Monthly Archives: January 2018

Inspired by Lawren Harris

 “We were told, quite seriously, that there never would be a Canadian art because we had no art tradition.”

-Lawren Harris

Students were inspired by the work of Canadian painter, Lawren Harris and created their own winter landscapes. They used watercolour techniques as well as acrylic paint and fan brushes to paint their trees.

Lawren Harris was born in Brantford, Ontario on October 23, 1885. He is best known as a member of the Group of Seven who pioneered a distinctly Canadian painting style.

He attended Central Technical School and St. Andrew’s College to study art. From age 19-23 he studied in Berlin.

In 1910 he met J.E.H. MacDonald, and in 1911 they formed the Group of Seven. Harris financed the construction of a studio building in Toronto which would provide fellow artists with cheap or free space where they could live and work.

His landscape paintings were rich in colour and inspired by Toronto, the Georgian Bay and Algoma. He also painted the Canadian Rockies.  During the 1920’s his work became more abstract, especially his stark landscapes of the Canadian Arctic.

He became so popular that he stopped signing and dating his work so that people would judge his works on their own merit and not by the artist.

He died in Vancouver in 1970.

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Inspired by Kim Dorland

“Before I found art, I had no sense of the future. I could have ended up in a dead-end job or even jail, not because I was violent but because I was thoughtless. Then I found this. It is all I wanted.” – Kim Dorland

This Friday we introduced our senior class at KCS to the contemporary Canadian painter Kim Dorland. We were inspired by his painting, After the Party.

Kim Dorland was born in 1974 in Wainright, Alberta. He lives and creates his art in Toronto. In 1998 he earned his BFA at Emily Carr Institute of Art and Design in Vancouver and in 2003 he earned his MFA from York University in Toronto.

His interest in art came early in his teens and was quite fascinated with the work of the Group of Seven. He was inspired by the work of Canadian painter, Tom Thomson and one of his sons is named after him.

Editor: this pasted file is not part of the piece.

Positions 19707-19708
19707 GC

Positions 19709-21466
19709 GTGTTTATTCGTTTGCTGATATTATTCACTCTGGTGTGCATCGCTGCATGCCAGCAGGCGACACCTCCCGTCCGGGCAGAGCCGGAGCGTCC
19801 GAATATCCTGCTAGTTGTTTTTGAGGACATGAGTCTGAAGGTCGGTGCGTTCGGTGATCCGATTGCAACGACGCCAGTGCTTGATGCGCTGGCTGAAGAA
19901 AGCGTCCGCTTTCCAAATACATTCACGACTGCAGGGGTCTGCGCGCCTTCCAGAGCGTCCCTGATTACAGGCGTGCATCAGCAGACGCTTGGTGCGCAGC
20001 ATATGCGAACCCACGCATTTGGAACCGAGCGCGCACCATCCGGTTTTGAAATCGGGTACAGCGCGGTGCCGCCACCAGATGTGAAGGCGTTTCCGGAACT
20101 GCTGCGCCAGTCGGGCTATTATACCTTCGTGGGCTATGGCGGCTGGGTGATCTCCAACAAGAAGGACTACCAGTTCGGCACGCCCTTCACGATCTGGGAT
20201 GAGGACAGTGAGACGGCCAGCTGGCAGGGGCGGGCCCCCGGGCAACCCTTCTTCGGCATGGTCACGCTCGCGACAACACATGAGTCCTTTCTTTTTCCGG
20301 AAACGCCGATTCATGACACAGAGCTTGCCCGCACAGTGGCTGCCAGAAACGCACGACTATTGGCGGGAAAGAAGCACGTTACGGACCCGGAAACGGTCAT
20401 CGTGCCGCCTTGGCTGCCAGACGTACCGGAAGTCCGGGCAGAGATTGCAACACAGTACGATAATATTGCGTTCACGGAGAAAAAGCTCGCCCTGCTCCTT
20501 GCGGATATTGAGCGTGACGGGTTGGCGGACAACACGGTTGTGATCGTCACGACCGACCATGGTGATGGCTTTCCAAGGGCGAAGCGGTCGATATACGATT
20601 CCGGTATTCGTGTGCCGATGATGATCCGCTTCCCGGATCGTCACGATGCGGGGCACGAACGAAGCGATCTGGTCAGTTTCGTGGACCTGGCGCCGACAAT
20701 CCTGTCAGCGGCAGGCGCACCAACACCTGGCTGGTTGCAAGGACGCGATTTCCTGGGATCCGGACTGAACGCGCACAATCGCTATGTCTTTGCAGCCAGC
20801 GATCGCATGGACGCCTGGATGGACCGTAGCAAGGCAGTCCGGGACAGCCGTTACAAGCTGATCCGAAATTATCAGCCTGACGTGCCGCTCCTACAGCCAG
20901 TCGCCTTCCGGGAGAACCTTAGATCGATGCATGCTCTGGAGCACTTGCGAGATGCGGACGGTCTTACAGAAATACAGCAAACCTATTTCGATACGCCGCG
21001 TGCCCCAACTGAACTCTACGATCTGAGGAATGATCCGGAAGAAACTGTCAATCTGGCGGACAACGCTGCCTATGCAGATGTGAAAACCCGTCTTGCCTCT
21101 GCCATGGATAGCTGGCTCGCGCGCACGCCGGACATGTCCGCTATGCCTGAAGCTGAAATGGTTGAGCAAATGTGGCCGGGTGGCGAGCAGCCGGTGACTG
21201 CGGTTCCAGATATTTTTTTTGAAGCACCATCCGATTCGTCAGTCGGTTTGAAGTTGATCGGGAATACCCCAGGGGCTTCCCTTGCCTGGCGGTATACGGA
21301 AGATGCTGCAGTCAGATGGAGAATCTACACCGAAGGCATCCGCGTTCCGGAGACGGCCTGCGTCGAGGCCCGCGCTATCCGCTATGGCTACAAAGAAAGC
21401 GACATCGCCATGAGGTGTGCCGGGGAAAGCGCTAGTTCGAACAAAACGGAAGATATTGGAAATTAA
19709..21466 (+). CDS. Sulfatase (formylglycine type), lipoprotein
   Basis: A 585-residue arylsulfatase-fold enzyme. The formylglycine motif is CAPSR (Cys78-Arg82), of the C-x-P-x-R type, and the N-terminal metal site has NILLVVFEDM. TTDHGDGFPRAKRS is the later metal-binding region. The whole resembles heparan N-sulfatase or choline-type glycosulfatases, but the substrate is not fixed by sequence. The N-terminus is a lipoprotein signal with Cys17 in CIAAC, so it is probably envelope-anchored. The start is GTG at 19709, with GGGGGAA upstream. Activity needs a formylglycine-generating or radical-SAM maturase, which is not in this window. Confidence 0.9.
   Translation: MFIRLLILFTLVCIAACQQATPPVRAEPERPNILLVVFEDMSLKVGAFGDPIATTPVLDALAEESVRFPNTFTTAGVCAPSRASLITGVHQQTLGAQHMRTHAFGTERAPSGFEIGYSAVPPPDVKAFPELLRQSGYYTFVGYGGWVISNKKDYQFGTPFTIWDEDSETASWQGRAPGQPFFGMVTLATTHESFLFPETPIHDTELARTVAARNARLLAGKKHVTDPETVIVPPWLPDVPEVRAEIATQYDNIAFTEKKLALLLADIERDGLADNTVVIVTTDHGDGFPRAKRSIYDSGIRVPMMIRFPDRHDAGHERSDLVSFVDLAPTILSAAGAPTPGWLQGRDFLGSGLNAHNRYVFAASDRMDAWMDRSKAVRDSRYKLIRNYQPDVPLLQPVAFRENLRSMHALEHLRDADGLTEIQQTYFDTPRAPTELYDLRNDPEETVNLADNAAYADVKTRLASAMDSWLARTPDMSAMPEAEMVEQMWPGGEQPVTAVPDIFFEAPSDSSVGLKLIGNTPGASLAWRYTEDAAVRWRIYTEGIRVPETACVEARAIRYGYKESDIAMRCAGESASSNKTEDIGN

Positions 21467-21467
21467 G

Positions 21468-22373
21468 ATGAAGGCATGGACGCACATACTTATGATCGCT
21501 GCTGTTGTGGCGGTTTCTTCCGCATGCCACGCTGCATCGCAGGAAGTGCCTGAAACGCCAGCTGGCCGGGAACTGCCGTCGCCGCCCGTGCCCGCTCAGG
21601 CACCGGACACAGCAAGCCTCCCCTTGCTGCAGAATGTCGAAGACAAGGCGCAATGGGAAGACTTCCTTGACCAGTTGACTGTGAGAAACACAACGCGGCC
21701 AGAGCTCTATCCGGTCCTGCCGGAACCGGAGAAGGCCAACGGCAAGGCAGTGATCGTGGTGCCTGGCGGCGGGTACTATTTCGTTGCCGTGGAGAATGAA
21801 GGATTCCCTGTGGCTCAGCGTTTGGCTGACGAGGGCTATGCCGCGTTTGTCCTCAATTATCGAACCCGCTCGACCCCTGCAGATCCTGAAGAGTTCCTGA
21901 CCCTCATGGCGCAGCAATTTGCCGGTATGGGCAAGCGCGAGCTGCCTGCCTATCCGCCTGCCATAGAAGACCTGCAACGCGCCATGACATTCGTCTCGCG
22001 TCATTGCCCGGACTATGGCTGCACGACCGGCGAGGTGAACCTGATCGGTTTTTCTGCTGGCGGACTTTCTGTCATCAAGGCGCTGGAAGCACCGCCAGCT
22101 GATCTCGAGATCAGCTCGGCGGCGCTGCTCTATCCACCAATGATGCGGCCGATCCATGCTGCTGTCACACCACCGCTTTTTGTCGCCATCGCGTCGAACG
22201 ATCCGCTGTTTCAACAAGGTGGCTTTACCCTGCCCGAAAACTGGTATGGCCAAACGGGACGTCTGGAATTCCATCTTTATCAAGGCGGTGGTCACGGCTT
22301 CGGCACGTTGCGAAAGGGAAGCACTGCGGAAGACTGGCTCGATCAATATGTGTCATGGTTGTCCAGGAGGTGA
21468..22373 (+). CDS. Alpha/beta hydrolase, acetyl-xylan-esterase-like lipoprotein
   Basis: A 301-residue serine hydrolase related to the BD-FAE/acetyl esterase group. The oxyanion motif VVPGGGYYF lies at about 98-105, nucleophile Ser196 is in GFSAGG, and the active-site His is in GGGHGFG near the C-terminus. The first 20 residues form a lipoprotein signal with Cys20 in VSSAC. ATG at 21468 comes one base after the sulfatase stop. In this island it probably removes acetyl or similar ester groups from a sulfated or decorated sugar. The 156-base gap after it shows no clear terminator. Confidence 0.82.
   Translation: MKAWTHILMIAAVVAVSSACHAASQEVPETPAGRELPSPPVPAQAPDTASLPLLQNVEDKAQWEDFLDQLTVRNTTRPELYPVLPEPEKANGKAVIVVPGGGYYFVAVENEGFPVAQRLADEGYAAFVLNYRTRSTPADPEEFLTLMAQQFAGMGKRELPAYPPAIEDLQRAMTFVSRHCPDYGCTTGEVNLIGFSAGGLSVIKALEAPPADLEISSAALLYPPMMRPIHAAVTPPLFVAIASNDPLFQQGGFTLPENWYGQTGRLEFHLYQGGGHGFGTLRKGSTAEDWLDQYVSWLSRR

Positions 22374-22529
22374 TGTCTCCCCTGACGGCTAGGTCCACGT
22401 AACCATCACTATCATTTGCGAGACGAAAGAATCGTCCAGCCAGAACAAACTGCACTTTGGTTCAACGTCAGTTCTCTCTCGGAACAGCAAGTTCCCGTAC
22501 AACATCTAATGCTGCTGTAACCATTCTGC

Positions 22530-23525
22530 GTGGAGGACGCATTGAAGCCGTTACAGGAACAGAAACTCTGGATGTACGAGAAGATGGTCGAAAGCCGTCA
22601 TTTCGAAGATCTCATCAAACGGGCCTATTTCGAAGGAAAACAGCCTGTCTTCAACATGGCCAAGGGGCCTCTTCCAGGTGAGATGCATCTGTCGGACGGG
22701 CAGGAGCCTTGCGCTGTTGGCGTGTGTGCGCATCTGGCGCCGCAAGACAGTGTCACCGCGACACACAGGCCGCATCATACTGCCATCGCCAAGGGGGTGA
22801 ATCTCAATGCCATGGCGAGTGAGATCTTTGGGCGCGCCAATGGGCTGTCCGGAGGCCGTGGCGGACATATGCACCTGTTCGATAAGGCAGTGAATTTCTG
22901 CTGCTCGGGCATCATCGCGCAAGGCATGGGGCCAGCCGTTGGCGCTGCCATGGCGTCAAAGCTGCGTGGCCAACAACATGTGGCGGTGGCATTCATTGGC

Dorland’s work uses an impasto style of thick layers of acrylic paint on canvas and fluorescent hues and brushwork that incorporates glass, glitter, glue, feathers and wood.

He spent five months at the McMichael Gallery in 2013 completing a residency to create a body of paintings that were inspired by the galleries collection. What emerged was a fresh take on what it means to be a distinctly Canadian painter.

Dorland prefers to paint on large canvasses, “You don’t see many huge, aggressive, big paintings in Canada,” he says. It has become a part of his signature style.

n 2005, Dorland created The Loner, a portrait of a kid in a heavy metal T-shirt standing behind a tree in an infinite landscape. It was after creating this that he realised that he wanted to tell his own story.

Private and public institutions internationally collect his work including the Museum of Contemporary Art San Diego, Berlin’s Sander Collection,  Musee des beaux-arts de Montreal and many others

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Inspired by AY Jackson

There were dozens of lakes, many of them not on the map. For identification purposes we gave them names. The bright sparkling lakes we named after people we admired… to the swampy ones, all messed up with moose tracks, we gave the names of the critics who disparaged us.